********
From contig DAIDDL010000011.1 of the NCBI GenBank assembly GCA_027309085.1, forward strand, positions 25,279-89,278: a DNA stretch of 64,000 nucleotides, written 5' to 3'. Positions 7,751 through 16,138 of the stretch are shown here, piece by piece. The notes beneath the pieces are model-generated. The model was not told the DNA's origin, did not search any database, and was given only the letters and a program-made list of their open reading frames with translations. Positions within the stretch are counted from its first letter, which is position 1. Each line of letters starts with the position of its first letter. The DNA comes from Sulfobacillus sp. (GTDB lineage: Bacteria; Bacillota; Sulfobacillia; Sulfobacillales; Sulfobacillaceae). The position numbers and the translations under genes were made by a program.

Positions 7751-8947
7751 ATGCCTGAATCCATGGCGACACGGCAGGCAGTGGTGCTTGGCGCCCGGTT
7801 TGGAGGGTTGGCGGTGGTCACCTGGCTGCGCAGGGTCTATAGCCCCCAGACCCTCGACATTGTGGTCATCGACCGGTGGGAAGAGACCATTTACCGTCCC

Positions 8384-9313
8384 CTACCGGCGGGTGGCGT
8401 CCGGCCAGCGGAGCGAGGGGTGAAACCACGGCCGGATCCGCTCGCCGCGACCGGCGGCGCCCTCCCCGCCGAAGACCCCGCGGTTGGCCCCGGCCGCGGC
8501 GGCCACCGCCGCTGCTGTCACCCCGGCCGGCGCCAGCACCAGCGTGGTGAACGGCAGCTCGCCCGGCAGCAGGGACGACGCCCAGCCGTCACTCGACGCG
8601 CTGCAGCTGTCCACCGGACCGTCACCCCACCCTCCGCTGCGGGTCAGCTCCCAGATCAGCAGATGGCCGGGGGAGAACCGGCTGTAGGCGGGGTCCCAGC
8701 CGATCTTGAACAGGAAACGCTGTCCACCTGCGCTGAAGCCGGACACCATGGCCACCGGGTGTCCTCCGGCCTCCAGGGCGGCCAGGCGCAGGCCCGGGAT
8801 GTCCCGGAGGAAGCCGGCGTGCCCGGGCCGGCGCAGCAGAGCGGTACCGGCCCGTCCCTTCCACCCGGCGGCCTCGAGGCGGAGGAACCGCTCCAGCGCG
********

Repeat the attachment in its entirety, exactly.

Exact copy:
From contig DAIDDL010000011.1 of the NCBI GenBank assembly GCA_027309085.1, forward strand, positions 25,279-89,278: a DNA stretch of 64,000 nucleotides, written 5' to 3'. Positions 7,751 through 16,138 of the stretch are shown here, piece by piece. The notes beneath the pieces are model-generated. The model was not told the DNA's origin, did not search any database, and was given only the letters and a program-made list of their open reading frames with translations. Positions within the stretch are counted from its first letter, which is position 1. Each line of letters starts with the position of its first letter. The DNA comes from Sulfobacillus sp. (GTDB lineage: Bacteria; Bacillota; Sulfobacillia; Sulfobacillales; Sulfobacillaceae). The position numbers and the translations under genes were made by a program.

Positions 7751-8947
7751 ATGCCTGAATCCATGGCGACACGGCAGGCAGTGGTGCTTGGCGCCCGGTT
7801 TGGAGGGTTGGCGGTGGTCACCTGGCTGCGCAGGGTCTATAGCCCCCAGACCCTCGACATTGTGGTCATCGACCGGTGGGAAGAGACCATTTACCGTCCC

Positions 8384-9313
8384 CTACCGGCGGGTGGCGT
8401 CCGGCCAGCGGAGCGAGGGGTGAAACCACGGCCGGATCCGCTCGCCGCGACCGGCGGCGCCCTCCCCGCCGAAGACCCCGCGGTTGGCCCCGGCCGCGGC
8501 GGCCACCGCCGCTGCTGTCACCCCGGCCGGCGCCAGCACCAGCGTGGTGAACGGCAGCTCGCCCGGCAGCAGGGACGACGCCCAGCCGTCACTCGACGCG
8601 CTGCAGCTGTCCACCGGACCGTCACCCCACCCTCCGCTGCGGGTCAGCTCCCAGATCAGCAGATGGCCGGGGGAGAACCGGCTGTAGGCGGGGTCCCAGC
8701 CGATCTTGAACAGGAAACGCTGTCCACCTGCGCTGAAGCCGGACACCATGGCCACCGGGTGTCCTCCGGCCTCCAGGGCGGCCAGGCGCAGGCCCGGGAT
8801 GTCCCGGAGGAAGCCGGCGTGCCCGGGCCGGCGCAGCAGAGCGGTACCGGCCCGTCCCTTCCACCCGGCGGCCTCGAGGCGGAGGAACCGCTCCAGCGCG